Micrografting, which relies on tissue culture to grow clean rootstock and scion, could cut the time it takes to propagate cherry trees by one-third to one-half compared with open-field nursery production
Washington State University undergraduate Matthew Allan had seen his father order cherry trees from nurseries two and three years out, only to have the delivery reduced because of weather or other problems, according to a news release.
Working under assistant professor Amit Dhingra, Allan explored whether bringing propagation into the lab in the form of tissue culture would reduce the risk.
Dhingra said his goal was to see if it were possible to develop an orchard-ready tree in a year compared with the typical two to three years for open-field nurseries.
Allan and graduate student Tyson Koepke sterilized buds collected from dormant rootstock trees.
They then placed them in growth medium that contained nutrients and plant hormones to promote cell division.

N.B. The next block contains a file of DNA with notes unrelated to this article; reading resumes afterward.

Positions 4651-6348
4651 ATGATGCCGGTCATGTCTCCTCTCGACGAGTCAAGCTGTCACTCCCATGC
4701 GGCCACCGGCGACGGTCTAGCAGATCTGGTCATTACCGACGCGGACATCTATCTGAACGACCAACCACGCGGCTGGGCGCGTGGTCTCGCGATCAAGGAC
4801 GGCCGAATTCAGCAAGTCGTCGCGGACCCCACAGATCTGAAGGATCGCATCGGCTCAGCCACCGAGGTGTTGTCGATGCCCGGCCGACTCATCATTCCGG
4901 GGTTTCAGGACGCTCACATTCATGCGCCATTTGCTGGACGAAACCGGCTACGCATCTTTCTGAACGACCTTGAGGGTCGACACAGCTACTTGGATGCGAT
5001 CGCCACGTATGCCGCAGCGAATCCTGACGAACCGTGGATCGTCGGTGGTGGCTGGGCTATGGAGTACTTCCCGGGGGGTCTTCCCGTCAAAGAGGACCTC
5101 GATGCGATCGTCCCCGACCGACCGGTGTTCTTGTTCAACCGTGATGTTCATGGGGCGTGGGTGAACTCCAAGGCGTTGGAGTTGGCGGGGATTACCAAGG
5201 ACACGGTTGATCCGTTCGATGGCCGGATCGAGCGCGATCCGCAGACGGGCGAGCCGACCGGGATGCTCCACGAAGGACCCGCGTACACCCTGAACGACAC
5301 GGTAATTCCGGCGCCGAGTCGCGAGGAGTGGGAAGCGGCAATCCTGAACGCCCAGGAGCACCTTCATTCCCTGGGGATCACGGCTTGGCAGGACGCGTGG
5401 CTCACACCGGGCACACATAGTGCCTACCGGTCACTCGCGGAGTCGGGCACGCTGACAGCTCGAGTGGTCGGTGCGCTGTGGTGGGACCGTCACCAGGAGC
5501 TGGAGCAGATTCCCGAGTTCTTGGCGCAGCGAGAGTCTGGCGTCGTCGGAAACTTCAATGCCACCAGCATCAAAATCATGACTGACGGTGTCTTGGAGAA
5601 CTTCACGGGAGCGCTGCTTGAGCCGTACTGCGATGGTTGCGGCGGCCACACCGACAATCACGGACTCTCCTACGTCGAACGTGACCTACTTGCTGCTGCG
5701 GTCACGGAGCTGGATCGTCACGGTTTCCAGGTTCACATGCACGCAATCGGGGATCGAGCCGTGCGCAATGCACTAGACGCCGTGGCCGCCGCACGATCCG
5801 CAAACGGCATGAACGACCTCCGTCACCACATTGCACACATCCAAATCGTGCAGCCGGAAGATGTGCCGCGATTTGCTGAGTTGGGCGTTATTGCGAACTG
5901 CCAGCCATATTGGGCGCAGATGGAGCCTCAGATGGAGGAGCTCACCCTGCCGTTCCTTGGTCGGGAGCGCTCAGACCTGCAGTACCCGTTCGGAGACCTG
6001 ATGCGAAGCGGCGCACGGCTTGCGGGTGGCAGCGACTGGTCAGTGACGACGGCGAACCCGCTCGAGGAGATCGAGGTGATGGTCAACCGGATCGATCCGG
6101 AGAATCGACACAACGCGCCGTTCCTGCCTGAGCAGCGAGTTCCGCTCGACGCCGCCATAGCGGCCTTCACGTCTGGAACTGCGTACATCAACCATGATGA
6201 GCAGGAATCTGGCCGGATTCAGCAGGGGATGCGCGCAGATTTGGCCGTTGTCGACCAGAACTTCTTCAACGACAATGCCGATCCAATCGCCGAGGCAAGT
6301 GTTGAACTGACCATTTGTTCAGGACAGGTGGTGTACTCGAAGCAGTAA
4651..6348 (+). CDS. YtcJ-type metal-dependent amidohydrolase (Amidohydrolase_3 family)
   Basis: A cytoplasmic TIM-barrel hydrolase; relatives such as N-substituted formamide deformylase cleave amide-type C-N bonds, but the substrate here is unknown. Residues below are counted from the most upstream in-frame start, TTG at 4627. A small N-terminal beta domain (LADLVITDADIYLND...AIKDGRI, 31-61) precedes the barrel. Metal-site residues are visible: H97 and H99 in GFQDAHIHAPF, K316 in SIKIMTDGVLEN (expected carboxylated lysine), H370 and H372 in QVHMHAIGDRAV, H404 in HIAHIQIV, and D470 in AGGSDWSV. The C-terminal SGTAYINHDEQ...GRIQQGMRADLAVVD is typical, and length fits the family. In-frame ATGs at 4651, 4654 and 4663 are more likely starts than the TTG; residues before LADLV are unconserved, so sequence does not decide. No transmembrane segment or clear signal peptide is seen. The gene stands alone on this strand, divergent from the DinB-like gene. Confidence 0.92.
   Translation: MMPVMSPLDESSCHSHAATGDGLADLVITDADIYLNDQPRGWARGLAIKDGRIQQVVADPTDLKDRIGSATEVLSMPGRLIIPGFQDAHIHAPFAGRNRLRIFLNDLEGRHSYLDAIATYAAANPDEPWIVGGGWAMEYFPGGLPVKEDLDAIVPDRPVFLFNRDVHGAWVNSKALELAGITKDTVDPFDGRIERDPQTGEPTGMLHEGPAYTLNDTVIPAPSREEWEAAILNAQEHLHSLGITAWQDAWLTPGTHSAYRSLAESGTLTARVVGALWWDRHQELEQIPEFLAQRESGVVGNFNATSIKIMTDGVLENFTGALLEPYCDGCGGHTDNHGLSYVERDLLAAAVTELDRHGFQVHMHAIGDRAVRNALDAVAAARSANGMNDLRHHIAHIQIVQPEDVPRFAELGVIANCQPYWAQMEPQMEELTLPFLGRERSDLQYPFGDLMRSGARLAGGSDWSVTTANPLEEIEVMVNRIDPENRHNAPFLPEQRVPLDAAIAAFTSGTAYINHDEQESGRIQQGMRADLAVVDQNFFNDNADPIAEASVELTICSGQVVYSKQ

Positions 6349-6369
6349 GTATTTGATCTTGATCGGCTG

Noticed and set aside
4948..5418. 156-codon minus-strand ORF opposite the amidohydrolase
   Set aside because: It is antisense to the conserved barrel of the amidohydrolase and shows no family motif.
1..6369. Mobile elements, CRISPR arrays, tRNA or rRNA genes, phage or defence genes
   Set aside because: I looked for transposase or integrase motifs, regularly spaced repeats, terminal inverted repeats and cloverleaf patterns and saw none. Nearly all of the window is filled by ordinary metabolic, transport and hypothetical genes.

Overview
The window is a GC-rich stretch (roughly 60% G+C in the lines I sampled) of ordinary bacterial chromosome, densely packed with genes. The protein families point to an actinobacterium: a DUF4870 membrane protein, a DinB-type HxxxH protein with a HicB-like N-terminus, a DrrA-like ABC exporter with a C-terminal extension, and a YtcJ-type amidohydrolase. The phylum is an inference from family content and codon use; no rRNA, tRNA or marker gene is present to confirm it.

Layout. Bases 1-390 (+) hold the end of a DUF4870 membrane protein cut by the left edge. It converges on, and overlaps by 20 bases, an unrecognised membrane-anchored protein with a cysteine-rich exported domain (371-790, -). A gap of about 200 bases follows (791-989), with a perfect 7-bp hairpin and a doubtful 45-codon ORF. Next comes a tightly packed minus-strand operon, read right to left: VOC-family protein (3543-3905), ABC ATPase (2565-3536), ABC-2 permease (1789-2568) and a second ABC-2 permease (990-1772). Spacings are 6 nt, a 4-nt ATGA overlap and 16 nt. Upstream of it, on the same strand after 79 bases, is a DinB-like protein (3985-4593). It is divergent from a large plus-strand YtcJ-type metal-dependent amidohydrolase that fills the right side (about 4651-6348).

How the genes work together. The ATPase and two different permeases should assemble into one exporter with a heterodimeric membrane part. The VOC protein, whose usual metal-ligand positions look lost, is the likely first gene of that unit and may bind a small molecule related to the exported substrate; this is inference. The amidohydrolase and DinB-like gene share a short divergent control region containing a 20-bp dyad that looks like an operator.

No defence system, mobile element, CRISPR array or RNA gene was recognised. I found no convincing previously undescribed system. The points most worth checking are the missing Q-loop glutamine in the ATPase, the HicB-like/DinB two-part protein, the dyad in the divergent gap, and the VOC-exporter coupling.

Eventually they planted the small trees in soil.
About 16 to 20 weeks after placing the callus in the medium, the rootstock was ready to graft.
The two propagated scion varieties similarly, although they weren't transplanted into soil.
Allan snipped off the top of the scion, grafting it onto the rootstock.
In the future, Allan said he thinks having both the scion and rootstock at the same growth stage would work better.
Dhingra would like to incorporate mist beds—high-humidity growth chambers that speed graft union healing—into the process.
With this technique, nursery growers could possibly produce three to four cycles of trees each year, according to the release.